Globs of foam on Rogue puzzle officials
Public works crews are on a hunt through the Rogue Valley's sewer system in search of the source of a chemical that has caused drifts of foam on the Rogue River periodically over the past six weeks.
Employees at Medford's wastewater treatment plant and anglers on the river first noticed the frothing on Oct. 12 inside the plant and at the pipe where it dumps treated water into the river just downstream from Touvelle State Park, state and local officials said.
"I was headed downriver to fish and saw this ridge of foam — 8 to 10 feet high — breaking up like an iceberg," said Bob Furry, a 63-year-old Eagle Point resident who spends several days a week on the river.
Workers at the treatment plant quickly tested the substance and discovered it was a surfactant, Medford Public Works Director Cory Crebbin said.
Surfactants change the surface tension of liquids and are used in cleaning, degreasing, firefighting and a multitude of other tasks in numerous industries, including agriculture and food preparation. Chemicals from that class of materials can be found in soaps, shampoos and detergents, pesticides, fertilizers and other common items, said Mark Hamlin, Salem-based manager of the Department of Environmental Quality's water quality section. They are generally biodegradable and don't accumulate in the bodies of those exposed to them.
"It doesn't seem to be toxic," Hamlin said.
While surfactants are a common ingredient in detergents, this substance isn't necessarily a detergent and apparently isn't adding phosphorous — a potentially problem-causing nutrient — to the water, he said.
The massive amounts of foam, however, did affect the plant's treatment processes and caused the city to exceed the limits on suspended solids it can discharge into the river, Crebbin said.
During October, the plant emitted an average of 10.9 milligrams per liter of suspended solids, slightly above the 10 milligrams allowed in its operating permit, Crebbin said. The permitted amounts change seasonally and, as of Nov. 1, the limit increased to 30 milligrams per liter.
"We are well below our permit limits now, but not as far below as we usually are," he said.
He explained that the plant coagulates solids so they settle out of the wastewater and can be broken down by bacteria. The foam interfered with the clumping and settling, but didn't harm the bacteria, he said.
The city got a defoaming agent from the Medford Water Commission, which uses it in treating drinking water, to help control the foam when it was at its worst last month, Crebbin said. Officials are working with water quality experts to determine how to safely add the defoamer as necessary.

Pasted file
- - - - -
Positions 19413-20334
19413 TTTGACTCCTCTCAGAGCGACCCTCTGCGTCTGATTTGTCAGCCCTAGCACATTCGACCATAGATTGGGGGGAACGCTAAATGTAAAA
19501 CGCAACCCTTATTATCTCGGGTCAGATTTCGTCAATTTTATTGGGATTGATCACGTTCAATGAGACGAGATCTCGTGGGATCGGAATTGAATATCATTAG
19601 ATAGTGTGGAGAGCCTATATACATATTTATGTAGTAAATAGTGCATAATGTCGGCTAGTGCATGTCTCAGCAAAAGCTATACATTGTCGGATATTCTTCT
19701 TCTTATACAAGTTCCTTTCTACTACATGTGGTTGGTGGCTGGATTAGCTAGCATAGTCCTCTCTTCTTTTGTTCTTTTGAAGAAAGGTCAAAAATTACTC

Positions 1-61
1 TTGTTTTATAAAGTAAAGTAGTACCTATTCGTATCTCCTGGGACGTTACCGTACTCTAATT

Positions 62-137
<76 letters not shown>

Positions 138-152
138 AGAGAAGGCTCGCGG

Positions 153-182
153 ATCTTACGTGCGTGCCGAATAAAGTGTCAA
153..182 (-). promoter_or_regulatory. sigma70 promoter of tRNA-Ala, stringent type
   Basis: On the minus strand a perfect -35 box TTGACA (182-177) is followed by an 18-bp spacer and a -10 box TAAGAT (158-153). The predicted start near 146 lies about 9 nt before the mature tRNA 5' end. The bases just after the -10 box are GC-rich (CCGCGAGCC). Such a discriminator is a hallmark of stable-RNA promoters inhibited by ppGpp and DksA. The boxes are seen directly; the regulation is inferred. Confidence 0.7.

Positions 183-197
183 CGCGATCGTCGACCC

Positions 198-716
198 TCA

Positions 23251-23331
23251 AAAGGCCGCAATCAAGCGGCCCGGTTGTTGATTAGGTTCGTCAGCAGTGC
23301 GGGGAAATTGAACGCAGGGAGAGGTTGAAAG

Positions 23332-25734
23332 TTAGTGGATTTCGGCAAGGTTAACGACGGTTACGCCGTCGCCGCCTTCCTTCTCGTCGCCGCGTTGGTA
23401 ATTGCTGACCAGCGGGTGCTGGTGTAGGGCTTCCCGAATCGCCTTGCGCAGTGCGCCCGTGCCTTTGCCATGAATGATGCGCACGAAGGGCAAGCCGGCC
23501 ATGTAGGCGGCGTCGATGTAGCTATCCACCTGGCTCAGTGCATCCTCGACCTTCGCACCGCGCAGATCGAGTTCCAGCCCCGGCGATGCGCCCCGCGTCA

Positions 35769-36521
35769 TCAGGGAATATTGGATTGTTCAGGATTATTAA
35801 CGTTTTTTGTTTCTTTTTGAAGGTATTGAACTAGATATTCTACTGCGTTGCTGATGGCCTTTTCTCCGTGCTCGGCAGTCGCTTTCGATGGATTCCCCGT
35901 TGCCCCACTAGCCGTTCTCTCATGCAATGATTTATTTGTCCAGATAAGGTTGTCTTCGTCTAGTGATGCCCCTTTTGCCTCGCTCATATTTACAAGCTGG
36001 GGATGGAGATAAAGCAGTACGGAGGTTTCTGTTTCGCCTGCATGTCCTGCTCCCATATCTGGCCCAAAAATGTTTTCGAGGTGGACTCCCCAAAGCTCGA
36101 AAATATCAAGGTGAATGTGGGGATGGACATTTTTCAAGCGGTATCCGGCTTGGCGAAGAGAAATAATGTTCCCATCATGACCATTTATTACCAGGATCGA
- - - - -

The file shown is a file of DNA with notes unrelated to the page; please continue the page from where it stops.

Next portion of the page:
Crews also are working to find out where the foaming substance is coming from.
First, they checked with major industrial users — mills and food processors — that are required to keep lists of chemicals present at their plants, Crebbin said. None of those sewer customers reported spills or changes in chemicals or processes that would have added surfactants to the system.
Now, crews are heading out to begin testing the sewage at 4,000 access points in the valley-wide sewer system to try to determine the chemical's origins, Crebbin said.
"We want them to track it down and get to the bottom of it," said Dan Van Dyke, a district fish biologist with the Oregon Department of Fish and Wildlife. "It's not something anyone wants in the river."
His department has asked anglers and treatment plant workers to watch for distressed or dead fish.
"We haven't seen any direct impact on fish and wildlife resources on the river," he said.
Furry reported two dead fish — possibly trout about 6 to 8 inches long — in the area and said fish don't seem to be biting in the stretch of river where the foam has appeared and the water sometimes looks white and murky.
"Maybe I'm looking for a reason I can't catch fish," he said with a chuckle, but added, seriously, that he was concerned about what the substance might do to fish.
Wimer-based guide Dave Carney, who operates Carney's Fishing Adventures, has been in contact with fish and wildlife and wastewater treatment officials. He said he hadn't seen any fish kills or other problems and felt officials were working to get to the bottom of the problem. Still, he hopes to see an improvement soon.
"It's bad bringing clients from out of town down our beautiful river and seeing these big clumps of foam," Carney said.
He described blobs 10 feet wide and up to 4 feet tall breaking free from a large ridge of foam at the sewer plant's outfall pipe and floating along the river at the height of the problem last month.
"It looked like Antarctica with big blocks of white drifting by," he said.
Reach reporter Anita Burke at 776-4485, or e-mail firstname.lastname@example.org.